Friends of Phillipskop

There is always something new and different to see at Phillipskop. Over 900 species of plant have now been recorded on the reserve. The flowers in bloom constantly change through the year so that the fynbos never gets dull. In winter the Proteas take centre stage, while spring sees the bulbous plants emerge from their dormancy. The heat of summer is a peak time for many of the 50 plus species of Erica that are found at Phillipskop. Autumn produces a range of unusual plants, such as the Mosquito Lily or Toothbrush Fern, which people often miss. Meanwhile a good variety of animal and bird life is present throughout the year, from the resident Klipspringers, Cape Grysbok, Rock Hyrax and beautiful Orange-breasted Sunbirds, to the endangered Black Harrier or magnificent Verreaux’s Eagle. The shyer animals on the reserve are harder to spot, but visitors can often see spoor left by nocturnal wildlife, including Porcupines, Large-spotted Genets and Caracal. The observant will also see scratch marks on trees, left by one of the Cape Leopards that are known to traverse the mountains.

Crassula capensis, Erica labialis, Trichocephalus stipularis, Haemanthus coccineus, Pauridia monophylla, Utetheisa pulchella, Erica multiumbellifera, Poyntonia paludicola, Ischnura senegalensis
Some of the beautiful plants and animals to be seen at Phillipskop
View up Candlewood Valley from The Fortress

We would like to invite you to become a Friend of Phillipskop. This scheme encourages visitors, especially locals, to explore the reserve more frequently and to get a taste of all seasons. For an annual conservation fee of just R420 per adult (with discounted rate for couples and families), Friends will be able to gain access to the reserve and hiking trails throughout the year during opening hours (8am-5pm daily). As a Friend, you will also be supporting the conservation work of the reserve: maintaining footpaths, clearing the invasive aliens (a never-ending task), and recording, monitoring and protecting the plant and animal life. Some of the key conservation findings on the reserve include: the discovery of the rare Montane Marsh Frog, thereby extending its known range; recording the Cape Rock Elephant Shrew in the Klein River Mountains for the first time; and finding an endangered species of Erica. Phillipskop is also the home of the important heritage site, Phillipskop Cave, which has the only recorded rock art on the Cape Whale Coast.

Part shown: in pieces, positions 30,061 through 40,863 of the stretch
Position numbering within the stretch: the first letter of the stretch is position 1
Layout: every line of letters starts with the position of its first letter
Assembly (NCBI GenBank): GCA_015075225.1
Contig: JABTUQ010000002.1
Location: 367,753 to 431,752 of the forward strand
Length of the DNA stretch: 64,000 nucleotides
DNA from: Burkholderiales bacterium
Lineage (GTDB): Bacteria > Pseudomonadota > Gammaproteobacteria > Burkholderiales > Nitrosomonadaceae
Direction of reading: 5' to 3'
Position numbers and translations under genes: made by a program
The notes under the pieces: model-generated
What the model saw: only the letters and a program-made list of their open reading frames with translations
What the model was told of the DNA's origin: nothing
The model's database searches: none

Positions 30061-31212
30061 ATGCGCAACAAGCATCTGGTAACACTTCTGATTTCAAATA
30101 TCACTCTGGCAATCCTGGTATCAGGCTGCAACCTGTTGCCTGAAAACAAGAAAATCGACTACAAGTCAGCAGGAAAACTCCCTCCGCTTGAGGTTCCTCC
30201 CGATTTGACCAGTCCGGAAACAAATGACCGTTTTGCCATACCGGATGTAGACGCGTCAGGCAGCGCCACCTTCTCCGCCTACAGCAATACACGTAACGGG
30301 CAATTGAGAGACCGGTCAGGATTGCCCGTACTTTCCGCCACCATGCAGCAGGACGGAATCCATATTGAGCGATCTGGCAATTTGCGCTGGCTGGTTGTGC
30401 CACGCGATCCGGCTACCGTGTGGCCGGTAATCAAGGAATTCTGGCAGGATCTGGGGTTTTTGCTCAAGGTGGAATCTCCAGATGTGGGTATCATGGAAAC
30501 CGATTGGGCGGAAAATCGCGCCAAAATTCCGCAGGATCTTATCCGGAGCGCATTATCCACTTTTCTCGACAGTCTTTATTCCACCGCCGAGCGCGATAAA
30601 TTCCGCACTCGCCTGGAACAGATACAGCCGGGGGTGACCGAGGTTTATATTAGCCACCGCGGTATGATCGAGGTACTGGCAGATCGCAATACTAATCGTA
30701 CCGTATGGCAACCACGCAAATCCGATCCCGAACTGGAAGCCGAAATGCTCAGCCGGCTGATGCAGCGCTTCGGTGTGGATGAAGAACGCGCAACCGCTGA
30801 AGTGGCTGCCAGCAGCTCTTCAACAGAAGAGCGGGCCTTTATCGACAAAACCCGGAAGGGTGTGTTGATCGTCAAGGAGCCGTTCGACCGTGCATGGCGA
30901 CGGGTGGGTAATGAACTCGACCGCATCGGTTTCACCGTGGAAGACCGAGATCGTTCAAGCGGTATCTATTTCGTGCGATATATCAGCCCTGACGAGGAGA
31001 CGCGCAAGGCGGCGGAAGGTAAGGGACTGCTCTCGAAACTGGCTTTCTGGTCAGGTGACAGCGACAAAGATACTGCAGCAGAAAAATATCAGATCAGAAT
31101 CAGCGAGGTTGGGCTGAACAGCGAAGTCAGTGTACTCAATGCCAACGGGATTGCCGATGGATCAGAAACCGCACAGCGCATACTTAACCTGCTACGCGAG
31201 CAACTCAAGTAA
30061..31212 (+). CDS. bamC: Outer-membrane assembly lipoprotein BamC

We hope that by becoming a Friend of Phillipskop, you will be able to enjoy more of what Phillipskop has to offer. In addition, we will keep you informed of any conservation news, activities or special offers that come up during the year. Please contact us for a form to join the scheme:

Friends of Phillipskop conservation fees. Permits run from February to January.

  • Single annual permit R420. Access for holder only
  • Couple annual permit R800. Access for two named people, can also be used for one of the named couple and another adult or 2 children.
  • Family annual permit R1,200. Access for two named people plus up to 2 adults or 4 children.

Phillipskop and the fynbos covered slopes of the Klein River Mountains

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